preferences are not. Further, it must be emphasized in a robust manner that individual personality type preferences are not
related to competence. For example, a person can use their non-dominant hand to complete a task. However, that task may
take much greater effort than completing a task better matched by one's biological this case, the hard wiring of
an individual's brain to be right-handed or left-handed. All of this, of course, is equally true with learning style...perhaps even
more so. And thus, the newly revised Murphy-Meisgeier Type Indicator for Children or MMTIC assessment provides a reliable,
valid, and easy-to-use method for measuring different learning styles in children. In short, the MMTIC instrument has taken 65+
years of MBTI research as well as 25+ years of its own stand-alone research on how best to support improved academic
performance and social relationships when used in education - and channeled it into the newest version of this most exciting
tool. The bottom line on all this is that students themselves, parents and teachers alike can easily focus on promoting healthy
personality growth and maximum learning for every child.  

What does the MMTIC™ "measure" ? The quick answer is that it does not measure anything. That is, it does not measure
trait, ability, aptitude (potential) or measure anything in linear form. As with the MBTI® (Myers-Briggs Type Indicator®)...what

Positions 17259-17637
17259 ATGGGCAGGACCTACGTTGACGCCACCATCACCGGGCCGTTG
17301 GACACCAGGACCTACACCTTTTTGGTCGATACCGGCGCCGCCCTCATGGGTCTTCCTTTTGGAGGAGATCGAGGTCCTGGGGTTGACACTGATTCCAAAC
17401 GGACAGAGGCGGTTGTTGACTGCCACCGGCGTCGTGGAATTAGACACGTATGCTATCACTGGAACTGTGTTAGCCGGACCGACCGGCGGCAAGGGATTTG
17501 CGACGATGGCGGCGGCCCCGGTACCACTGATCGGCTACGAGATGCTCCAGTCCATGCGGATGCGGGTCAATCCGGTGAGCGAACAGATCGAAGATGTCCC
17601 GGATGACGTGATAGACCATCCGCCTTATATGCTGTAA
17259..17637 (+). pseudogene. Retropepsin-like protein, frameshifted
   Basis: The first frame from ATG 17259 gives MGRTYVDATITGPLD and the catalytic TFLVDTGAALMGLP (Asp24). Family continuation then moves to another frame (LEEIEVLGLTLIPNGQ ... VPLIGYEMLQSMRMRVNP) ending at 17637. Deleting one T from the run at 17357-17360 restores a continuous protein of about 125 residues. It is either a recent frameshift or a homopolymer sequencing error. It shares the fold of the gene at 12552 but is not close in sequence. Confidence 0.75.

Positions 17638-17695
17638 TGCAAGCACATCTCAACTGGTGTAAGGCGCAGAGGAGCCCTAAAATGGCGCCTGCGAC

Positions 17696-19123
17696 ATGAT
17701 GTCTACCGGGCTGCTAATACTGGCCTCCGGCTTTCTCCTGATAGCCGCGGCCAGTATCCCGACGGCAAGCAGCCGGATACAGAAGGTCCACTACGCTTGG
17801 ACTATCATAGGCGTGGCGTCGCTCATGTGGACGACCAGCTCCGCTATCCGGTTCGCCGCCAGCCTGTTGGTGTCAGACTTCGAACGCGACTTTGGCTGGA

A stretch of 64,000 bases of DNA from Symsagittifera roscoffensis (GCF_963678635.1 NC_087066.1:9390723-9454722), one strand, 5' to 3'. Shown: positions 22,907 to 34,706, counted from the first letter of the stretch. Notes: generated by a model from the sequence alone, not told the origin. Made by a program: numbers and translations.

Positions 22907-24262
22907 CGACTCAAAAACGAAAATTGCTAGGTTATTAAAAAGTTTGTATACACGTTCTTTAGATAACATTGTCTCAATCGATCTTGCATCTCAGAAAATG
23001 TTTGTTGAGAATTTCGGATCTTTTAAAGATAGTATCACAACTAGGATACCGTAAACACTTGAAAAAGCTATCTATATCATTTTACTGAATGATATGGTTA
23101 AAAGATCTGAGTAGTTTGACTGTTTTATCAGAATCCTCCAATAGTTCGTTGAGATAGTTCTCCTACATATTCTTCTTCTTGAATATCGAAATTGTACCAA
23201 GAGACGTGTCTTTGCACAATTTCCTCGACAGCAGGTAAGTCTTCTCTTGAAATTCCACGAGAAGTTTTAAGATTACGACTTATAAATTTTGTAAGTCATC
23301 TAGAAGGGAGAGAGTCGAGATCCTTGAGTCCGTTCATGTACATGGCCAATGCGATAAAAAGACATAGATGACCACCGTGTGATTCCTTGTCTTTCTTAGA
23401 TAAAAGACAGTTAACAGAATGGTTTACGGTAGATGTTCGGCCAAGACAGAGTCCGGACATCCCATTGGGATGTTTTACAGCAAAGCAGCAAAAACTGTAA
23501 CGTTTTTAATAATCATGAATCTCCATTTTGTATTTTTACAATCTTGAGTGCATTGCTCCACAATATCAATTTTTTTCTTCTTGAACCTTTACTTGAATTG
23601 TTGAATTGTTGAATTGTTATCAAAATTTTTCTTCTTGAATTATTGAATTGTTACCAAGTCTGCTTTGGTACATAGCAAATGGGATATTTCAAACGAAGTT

the MMTIC™ does sort, or “cluster” for cognitive preferences. That is, it shows whether a child is:

  • extroverted or introverted

  • is more apt to see the fine details of their environment or sees the big picture (“connects the dots”)

  • whether a person makes decisions based upon objectiveness or personal/emotional values

and finally.....

  • whether a person places more emphasis on bringing things to closure or would rather remain open to alternatives.  

For history buffs, it may interest you to know that once, when asked why the MBTI® was called “The Indicator”, Isabel Briggs-
Myers explained that  it was indicating personality characteristics that were already there. Isabel went on to say, these are not
some esoteric concepts. That is, people all over the world and in every culture instantly recognize type preferences from their
own experience. In other words, people already know there are (using some of Isabel's words) "active people and quiet people"
(extroverts and introverts); and they know there are "practical folks and dreamers" (sensors and intuitives). They also know
there are "hard heads and soft hearts" (thinkers and feelers); and they know there are "people who seek order, a system and
closure, while others are eternally curious, flexible and who like to go with the flow" (Js and Ps).
              Mary McCaulley -
Bulletin of Psychological Type 23:7 late autumn 2000, page 22

please click here
Terry  Marselle (founder of  
and Dr. Elizabeth Murphy.
Photo was taken in August 2008 at
CAPT headquarters in Gainesville, Florida.  
for a rich discussion of both Isabel Briggs Myers and Mary McCaulley,
Murphy-Meisgeier Type Indicator for Children and MMTIC are registered trademarks of Elizabeth Murphy and Charles Meisgeier in the United States and other countries.

MMTIC Multicolored Hands © 2009 Center for Applications of Psychological Type.
Every Child Appreciated (and) Every Child Engaged are registered trademarks of the Center for Applications of Psychological Type, Inc. in the United States and other countries.